Ella Enchanted, by Gail Carson Levine
Rapunzel, the One with All the Hair, by Wendy Mass
Tales from the Brothers Grimm and the Sisters Weird, by Vivian Vande Velde
The Door in the Hedge, by Robin McKinley
The Frog Prince, Continued, by Jon Scieszka
The Frog Princess
Dragon’s Breath
Once Upon a Curse
No Place for Magic
The Salamander Spell, by E.D. Baker

Monday, June 4, 2007

Bridge to Terabithia

Director: Gabor Csupo
Genre: Adventure/drama/family/fantasy
Rated PG for thematic elements including bullying, some peril and mild language
Starring Josh Hutcherson and AnnaSophia Robb

When I first saw the trailer for this movie I was shocked; What had they done to such a great story?! It didn’t look anything like the touching tale of friendship the novel tells. But, after reading positive reviews from others who had also enjoyed the book, I decided to go see for myself—and was pleasantly surprised.

Jesse Oliver Aarons, Jr. has been training all summer to be the fastest kid in the fifth grade, but that dream is crushed when the new girl, Leslie Burke, beats all the boys on the first day of school. At first Jess is against Leslie, both for beating him and for being weird, but then he figures, “Why shouldn’t I talk to her?” and a strong friendship develops. The two create Terabithia, a secret magical kingdom in the woods where they are free from bullies and worries, and where their imagination is boundless. Leslie finally has a friend, and Jess learns how to daydream. But a sudden catastrophe shatters Terabithia, and Jess wonders if it can ever be rebuilt again.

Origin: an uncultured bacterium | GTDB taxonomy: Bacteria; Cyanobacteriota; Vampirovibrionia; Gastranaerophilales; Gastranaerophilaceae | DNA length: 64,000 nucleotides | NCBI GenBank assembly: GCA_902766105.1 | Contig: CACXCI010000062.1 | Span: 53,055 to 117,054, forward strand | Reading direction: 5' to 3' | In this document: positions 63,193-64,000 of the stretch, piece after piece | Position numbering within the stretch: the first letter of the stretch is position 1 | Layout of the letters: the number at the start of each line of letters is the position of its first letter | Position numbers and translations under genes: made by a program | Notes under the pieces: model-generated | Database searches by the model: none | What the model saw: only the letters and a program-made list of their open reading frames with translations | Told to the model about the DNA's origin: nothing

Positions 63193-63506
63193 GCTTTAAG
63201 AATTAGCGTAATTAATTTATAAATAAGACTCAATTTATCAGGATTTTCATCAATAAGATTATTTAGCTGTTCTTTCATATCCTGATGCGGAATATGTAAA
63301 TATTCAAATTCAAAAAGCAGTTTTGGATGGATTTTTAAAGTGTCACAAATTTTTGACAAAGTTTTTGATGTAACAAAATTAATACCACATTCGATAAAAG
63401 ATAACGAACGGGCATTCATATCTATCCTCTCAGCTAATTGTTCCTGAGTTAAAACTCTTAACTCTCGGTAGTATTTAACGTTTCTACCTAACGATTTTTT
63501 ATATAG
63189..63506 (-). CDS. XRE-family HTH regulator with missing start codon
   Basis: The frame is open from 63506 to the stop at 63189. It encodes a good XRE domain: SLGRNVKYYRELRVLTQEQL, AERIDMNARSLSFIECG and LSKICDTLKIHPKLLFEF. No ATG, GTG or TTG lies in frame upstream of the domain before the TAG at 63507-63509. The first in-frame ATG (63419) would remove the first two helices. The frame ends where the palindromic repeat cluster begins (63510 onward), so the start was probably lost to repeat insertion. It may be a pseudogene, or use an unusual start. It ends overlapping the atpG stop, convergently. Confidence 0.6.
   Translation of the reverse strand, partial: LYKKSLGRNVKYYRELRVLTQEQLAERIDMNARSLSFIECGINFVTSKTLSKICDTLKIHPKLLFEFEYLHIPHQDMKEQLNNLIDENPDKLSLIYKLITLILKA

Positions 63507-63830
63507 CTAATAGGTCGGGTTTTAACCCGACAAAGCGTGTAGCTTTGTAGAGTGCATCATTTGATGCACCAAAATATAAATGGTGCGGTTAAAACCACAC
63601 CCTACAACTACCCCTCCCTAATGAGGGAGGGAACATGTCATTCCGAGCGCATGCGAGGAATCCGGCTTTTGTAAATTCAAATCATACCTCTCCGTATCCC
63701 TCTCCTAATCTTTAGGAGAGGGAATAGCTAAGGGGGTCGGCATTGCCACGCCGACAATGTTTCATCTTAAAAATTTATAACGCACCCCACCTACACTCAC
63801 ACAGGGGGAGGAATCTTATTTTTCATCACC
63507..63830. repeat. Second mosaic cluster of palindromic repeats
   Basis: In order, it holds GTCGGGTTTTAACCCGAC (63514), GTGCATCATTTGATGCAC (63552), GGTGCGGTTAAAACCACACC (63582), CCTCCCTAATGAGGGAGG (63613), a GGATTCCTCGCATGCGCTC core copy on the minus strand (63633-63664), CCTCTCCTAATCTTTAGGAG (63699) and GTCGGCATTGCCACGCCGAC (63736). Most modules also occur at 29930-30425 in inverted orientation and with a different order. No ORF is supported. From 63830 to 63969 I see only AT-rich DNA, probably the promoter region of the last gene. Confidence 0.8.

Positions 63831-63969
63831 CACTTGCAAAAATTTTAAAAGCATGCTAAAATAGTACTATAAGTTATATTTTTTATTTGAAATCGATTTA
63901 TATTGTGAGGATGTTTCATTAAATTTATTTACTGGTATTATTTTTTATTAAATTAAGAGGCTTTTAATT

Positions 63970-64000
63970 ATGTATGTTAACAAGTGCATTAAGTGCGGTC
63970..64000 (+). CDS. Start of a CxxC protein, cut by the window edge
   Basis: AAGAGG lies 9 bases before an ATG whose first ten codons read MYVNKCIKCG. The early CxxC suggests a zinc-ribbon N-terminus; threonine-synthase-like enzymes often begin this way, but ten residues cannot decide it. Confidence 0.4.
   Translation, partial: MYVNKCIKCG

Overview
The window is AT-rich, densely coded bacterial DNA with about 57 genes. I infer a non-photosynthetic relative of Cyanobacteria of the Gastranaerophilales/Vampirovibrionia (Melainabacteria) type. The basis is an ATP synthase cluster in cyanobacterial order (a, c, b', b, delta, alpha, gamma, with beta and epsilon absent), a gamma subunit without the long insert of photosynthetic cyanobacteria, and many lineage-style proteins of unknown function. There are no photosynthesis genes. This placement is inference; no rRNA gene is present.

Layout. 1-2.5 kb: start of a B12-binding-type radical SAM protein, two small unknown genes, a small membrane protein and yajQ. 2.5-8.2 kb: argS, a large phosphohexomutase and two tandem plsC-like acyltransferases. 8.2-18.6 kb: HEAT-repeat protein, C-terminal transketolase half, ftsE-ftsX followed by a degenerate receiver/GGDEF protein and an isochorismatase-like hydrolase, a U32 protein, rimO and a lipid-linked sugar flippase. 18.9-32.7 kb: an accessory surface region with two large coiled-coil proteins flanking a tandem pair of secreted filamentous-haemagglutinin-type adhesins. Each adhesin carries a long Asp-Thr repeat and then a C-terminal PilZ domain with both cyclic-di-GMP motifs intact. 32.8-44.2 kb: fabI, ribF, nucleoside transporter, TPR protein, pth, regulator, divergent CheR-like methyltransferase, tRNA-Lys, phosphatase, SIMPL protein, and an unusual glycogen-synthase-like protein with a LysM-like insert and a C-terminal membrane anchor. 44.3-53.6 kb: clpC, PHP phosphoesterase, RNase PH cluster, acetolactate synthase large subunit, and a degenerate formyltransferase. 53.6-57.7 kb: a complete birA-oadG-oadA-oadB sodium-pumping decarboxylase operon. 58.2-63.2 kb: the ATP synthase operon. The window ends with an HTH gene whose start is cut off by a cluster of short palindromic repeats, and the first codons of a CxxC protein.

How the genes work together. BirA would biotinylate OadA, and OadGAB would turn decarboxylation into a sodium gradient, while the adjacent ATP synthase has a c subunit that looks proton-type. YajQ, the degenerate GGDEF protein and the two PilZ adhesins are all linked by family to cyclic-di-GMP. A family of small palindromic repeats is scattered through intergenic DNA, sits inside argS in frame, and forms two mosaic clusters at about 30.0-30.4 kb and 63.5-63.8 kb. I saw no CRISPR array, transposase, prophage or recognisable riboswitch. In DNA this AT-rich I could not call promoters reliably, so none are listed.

The movie adaptation sticks close to the main plot of the book, with only a few minutes of CGI—which is to show you what the characters see—and AnnaSophia Robb is the perfect Leslie, with her friendly smile and large sparkling eyes. Although I thought the animation took away from the quiet power that is captured in the novel, Bridge to Terabithia was a good movie and very worth watching for all ages.